Cee’s Fun Foto Challenge: Big and Small

Pretty big boat by a little house
Little house under the big yellow tree
Little house under the big yellow tree
Little car buried in big snowdrift
Little car buried in big snowdrift

cee's fun foto chall

Author: Marilyn Armstrong

Opinionated writer with hopes for a better future for all plus a big helping of cynicism.


  1. Heck, I’ve almost forgotten what snow even looks like. Even the three different freezing rain events they predicted last weekend that had everyone in a frenzy and ready to shut down the area all fizzled out because it stayed above freezing the entire time. And it’s supposed to get warm this weekend…. well, I guess there’s always February and March to get through yet…


    1. That was the only snow we’ve had this winter and it was gone in three days. It has been unusually warm and rainy rather than snowy. But it’s only January. If we get through February unscathed, we can celebrate. A party for global warming!


  2. The tree with the touch of autumn on its leaves is a gem. There is something about green at this time of year that is very pleasing.


    1. The car is not so small, but the snow was REALLY deep. That was one hell of a winter. We got 12 feet of snow and it was so cold, nothing melted, so it really piled up. The car completely disappeared eventually. Just a hump of snow. We knew spring was coming when it reappeared, little by little 🙂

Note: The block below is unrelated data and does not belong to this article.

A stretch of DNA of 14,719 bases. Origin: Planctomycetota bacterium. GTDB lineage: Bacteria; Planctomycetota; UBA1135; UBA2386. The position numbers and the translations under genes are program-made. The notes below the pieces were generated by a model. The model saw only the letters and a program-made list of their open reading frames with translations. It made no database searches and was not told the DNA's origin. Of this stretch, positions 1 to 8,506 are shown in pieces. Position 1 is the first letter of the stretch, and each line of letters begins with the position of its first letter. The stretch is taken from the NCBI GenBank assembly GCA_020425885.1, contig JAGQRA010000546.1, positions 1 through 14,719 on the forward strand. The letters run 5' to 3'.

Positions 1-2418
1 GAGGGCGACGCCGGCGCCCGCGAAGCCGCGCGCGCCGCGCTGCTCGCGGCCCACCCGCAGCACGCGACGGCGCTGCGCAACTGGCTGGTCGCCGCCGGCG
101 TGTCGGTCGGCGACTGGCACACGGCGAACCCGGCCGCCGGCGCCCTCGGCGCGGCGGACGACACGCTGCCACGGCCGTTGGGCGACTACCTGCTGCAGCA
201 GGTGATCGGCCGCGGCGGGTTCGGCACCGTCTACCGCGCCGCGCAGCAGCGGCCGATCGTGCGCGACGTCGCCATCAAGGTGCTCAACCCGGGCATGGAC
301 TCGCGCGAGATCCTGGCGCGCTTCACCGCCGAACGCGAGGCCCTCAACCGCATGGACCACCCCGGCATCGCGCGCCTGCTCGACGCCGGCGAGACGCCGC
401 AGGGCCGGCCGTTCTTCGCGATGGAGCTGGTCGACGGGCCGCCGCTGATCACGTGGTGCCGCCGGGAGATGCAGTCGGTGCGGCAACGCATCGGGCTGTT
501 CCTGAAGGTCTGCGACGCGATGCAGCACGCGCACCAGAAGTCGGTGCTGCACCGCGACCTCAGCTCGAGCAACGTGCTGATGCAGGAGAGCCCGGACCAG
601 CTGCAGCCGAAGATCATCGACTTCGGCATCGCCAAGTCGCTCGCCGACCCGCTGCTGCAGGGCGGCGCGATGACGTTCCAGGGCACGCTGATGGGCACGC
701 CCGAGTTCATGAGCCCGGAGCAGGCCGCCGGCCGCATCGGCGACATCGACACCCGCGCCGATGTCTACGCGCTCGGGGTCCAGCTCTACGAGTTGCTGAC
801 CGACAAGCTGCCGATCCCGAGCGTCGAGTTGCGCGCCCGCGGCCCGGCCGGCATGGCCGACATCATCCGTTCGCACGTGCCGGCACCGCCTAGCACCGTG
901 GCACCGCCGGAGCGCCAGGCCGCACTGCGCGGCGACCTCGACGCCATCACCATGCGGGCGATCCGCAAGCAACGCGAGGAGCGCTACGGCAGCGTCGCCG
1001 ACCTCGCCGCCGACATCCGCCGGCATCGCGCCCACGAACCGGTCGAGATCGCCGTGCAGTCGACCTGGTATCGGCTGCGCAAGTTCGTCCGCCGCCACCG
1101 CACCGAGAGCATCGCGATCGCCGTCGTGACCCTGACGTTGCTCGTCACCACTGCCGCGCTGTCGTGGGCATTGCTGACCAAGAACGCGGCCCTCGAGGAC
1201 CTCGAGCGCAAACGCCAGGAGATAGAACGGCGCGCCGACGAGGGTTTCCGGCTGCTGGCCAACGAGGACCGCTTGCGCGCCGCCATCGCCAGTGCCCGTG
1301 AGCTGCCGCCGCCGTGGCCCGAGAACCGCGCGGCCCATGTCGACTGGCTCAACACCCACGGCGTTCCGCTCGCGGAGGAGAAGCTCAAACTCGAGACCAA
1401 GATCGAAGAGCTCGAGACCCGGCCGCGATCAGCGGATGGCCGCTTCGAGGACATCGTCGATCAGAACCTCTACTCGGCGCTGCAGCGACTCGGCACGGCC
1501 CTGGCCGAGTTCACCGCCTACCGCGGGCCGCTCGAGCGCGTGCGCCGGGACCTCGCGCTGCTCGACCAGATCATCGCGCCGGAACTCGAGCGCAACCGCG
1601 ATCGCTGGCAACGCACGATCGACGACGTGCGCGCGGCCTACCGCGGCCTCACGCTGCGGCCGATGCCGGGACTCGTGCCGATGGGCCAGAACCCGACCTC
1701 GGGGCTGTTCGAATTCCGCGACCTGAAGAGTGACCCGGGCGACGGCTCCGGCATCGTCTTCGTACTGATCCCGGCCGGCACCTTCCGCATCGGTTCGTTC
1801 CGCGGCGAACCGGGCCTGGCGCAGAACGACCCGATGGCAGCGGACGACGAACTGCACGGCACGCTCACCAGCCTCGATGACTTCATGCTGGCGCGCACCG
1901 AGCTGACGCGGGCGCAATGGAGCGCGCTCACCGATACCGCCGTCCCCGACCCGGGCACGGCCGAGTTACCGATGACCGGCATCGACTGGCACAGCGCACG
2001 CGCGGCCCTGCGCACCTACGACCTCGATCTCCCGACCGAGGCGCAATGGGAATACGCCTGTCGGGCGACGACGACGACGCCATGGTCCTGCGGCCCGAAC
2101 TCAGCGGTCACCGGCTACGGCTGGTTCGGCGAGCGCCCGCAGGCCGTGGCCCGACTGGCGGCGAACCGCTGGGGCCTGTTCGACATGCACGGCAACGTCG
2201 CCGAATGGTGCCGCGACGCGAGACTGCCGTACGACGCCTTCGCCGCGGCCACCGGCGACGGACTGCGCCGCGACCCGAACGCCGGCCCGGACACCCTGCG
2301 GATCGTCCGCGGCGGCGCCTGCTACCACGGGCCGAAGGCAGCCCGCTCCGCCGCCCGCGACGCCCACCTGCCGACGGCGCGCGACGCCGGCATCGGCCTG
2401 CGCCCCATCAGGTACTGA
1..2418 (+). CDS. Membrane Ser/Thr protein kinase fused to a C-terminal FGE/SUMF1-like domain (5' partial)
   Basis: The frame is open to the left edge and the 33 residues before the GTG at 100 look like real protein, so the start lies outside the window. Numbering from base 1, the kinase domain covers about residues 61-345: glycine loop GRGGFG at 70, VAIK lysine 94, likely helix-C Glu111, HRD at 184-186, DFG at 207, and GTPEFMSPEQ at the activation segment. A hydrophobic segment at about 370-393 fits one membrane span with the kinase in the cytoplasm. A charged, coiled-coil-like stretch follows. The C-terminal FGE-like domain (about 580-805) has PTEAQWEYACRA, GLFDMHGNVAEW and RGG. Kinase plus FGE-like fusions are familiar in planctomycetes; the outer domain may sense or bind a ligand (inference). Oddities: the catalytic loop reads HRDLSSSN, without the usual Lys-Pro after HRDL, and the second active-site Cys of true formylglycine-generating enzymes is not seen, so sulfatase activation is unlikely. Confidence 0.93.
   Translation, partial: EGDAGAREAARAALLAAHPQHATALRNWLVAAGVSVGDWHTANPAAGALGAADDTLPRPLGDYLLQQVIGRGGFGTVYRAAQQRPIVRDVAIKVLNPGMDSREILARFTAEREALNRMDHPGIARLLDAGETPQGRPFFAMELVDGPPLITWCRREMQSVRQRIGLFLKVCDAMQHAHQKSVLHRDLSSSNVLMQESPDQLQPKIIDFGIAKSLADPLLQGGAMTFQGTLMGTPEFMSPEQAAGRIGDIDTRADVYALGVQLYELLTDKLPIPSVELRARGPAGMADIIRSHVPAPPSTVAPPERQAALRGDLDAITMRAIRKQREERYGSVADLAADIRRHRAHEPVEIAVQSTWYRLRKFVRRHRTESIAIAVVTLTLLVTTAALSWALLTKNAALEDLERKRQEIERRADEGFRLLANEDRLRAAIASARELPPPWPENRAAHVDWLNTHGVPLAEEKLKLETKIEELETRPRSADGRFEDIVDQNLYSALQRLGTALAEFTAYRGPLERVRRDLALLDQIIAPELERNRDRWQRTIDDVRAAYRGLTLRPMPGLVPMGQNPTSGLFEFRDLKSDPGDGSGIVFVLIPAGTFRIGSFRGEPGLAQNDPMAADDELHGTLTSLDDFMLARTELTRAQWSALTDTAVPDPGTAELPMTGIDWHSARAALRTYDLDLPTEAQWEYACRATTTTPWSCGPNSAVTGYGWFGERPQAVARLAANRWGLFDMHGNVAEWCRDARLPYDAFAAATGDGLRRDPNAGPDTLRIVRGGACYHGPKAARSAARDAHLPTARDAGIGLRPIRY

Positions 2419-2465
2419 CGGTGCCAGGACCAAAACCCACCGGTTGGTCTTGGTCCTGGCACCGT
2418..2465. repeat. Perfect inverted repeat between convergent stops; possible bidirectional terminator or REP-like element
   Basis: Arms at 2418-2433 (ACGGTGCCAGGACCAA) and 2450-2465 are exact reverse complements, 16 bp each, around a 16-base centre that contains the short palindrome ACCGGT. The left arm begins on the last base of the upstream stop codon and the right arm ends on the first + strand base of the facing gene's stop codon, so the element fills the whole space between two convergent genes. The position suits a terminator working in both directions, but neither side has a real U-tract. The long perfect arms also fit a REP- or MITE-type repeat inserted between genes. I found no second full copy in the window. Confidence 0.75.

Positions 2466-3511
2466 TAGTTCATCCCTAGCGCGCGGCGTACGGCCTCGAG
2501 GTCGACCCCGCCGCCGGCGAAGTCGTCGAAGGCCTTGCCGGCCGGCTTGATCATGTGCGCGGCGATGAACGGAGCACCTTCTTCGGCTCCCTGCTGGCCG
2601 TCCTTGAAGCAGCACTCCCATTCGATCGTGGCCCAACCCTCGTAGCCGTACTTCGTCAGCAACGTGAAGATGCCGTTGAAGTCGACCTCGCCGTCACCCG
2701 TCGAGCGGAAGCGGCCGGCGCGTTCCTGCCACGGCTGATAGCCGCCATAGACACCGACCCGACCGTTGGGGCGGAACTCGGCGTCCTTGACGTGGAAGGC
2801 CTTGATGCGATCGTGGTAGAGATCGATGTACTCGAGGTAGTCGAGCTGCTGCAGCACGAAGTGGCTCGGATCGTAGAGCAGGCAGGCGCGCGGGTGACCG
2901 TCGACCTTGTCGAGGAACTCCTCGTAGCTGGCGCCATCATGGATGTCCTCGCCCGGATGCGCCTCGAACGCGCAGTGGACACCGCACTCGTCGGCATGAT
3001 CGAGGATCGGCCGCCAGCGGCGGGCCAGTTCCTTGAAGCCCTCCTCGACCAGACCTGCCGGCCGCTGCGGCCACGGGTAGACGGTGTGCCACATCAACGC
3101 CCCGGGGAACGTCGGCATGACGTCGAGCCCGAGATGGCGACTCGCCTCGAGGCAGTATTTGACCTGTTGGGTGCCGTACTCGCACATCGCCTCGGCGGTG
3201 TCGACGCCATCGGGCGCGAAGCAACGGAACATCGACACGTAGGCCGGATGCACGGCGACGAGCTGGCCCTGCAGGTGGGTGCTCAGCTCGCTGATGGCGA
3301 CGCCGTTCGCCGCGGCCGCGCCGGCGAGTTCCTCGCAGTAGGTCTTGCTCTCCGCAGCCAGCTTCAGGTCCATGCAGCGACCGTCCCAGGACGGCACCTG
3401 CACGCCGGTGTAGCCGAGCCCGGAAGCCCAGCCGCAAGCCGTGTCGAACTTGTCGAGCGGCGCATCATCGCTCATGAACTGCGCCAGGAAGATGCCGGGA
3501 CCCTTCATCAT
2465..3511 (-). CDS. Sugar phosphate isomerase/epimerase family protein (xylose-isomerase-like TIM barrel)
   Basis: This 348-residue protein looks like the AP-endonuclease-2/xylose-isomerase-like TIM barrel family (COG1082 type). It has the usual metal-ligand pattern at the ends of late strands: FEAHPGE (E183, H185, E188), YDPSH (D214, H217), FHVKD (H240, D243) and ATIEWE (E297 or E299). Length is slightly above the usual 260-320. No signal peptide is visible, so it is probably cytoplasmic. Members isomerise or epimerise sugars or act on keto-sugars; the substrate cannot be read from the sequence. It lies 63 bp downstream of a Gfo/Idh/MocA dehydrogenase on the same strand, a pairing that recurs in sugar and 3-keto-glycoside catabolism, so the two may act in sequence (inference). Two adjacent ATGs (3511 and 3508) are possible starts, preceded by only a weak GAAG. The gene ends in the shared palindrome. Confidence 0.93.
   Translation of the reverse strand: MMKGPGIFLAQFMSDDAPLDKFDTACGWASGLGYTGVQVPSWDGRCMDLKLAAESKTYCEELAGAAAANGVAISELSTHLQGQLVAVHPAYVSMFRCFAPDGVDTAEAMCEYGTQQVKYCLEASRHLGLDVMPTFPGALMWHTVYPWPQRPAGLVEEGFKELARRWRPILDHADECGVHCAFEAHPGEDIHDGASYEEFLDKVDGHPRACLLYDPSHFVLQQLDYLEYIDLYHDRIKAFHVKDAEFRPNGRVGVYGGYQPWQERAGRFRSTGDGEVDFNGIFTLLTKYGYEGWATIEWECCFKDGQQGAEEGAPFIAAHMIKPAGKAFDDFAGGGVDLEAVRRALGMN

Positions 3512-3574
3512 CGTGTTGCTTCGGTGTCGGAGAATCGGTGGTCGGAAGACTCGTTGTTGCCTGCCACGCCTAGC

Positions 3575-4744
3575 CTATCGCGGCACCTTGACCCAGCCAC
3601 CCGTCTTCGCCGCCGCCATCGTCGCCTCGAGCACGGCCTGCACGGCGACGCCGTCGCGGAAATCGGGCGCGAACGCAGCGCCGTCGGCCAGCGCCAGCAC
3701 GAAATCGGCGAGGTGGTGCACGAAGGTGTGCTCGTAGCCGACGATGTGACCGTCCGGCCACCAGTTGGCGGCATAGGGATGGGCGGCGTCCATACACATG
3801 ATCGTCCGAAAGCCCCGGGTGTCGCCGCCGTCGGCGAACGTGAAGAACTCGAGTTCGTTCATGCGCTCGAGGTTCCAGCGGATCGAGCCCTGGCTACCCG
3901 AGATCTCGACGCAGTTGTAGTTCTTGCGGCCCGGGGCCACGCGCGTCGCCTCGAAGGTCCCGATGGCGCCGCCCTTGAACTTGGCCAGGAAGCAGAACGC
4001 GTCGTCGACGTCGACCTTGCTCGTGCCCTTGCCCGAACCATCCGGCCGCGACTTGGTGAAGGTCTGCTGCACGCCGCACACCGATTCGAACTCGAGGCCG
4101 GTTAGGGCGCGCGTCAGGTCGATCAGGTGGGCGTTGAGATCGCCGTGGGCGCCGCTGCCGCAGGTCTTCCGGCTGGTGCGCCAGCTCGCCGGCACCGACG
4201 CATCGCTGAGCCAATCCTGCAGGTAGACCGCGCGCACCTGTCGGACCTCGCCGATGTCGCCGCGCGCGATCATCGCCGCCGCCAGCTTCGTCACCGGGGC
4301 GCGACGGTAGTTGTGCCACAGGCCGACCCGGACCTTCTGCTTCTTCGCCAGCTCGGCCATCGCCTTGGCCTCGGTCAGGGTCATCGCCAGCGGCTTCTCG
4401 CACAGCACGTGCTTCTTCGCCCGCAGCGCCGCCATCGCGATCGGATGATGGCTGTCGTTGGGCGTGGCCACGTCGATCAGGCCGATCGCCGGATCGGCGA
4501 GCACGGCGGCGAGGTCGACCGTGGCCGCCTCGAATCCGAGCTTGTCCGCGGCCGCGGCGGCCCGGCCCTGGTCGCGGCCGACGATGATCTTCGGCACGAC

1. It was a very bad winter. Temps around zero all through January and February and it just kept snowing. And snowing. Twelve feet in 5 weeks. Got down to 20 below for a while. Even for around here, that is VERY cold.


              1. Yes I imagine so. My daughter has asthma, I know the drawbacks. My ex mother in law could barely walk across the room. Only being around someone with asthma, would you understand the difficulties and how precious breathing is.


    1. Thank you. That is quite an old tree, I think. You don’t actually see trees that big very often. So many were cut down and the new ones are not so massive. In the 1700s and 1800s, they cut down most of the tall trees to use to make masts for ships.

      Liked by 1 person

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